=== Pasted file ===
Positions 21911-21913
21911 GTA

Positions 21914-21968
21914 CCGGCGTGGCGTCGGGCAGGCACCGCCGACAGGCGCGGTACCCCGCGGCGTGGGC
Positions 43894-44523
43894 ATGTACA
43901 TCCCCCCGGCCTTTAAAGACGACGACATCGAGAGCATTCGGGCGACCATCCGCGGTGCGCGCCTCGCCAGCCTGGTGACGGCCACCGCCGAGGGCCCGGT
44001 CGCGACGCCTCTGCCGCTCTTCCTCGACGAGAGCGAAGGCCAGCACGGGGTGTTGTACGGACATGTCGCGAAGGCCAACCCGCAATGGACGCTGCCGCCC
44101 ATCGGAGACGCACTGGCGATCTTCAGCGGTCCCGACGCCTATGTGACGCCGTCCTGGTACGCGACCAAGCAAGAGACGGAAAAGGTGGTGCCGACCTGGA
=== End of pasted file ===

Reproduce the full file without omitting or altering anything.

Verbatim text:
Positions 21911-21913
21911 GTA

Positions 21914-21968
21914 CCGGCGTGGCGTCGGGCAGGCACCGCCGACAGGCGCGGTACCCCGCGGCGTGGGC
Positions 43894-44523
43894 ATGTACA
43901 TCCCCCCGGCCTTTAAAGACGACGACATCGAGAGCATTCGGGCGACCATCCGCGGTGCGCGCCTCGCCAGCCTGGTGACGGCCACCGCCGAGGGCCCGGT
44001 CGCGACGCCTCTGCCGCTCTTCCTCGACGAGAGCGAAGGCCAGCACGGGGTGTTGTACGGACATGTCGCGAAGGCCAACCCGCAATGGACGCTGCCGCCC
44101 ATCGGAGACGCACTGGCGATCTTCAGCGGTCCCGACGCCTATGTGACGCCGTCCTGGTACGCGACCAAGCAAGAGACGGAAAAGGTGGTGCCGACCTGGA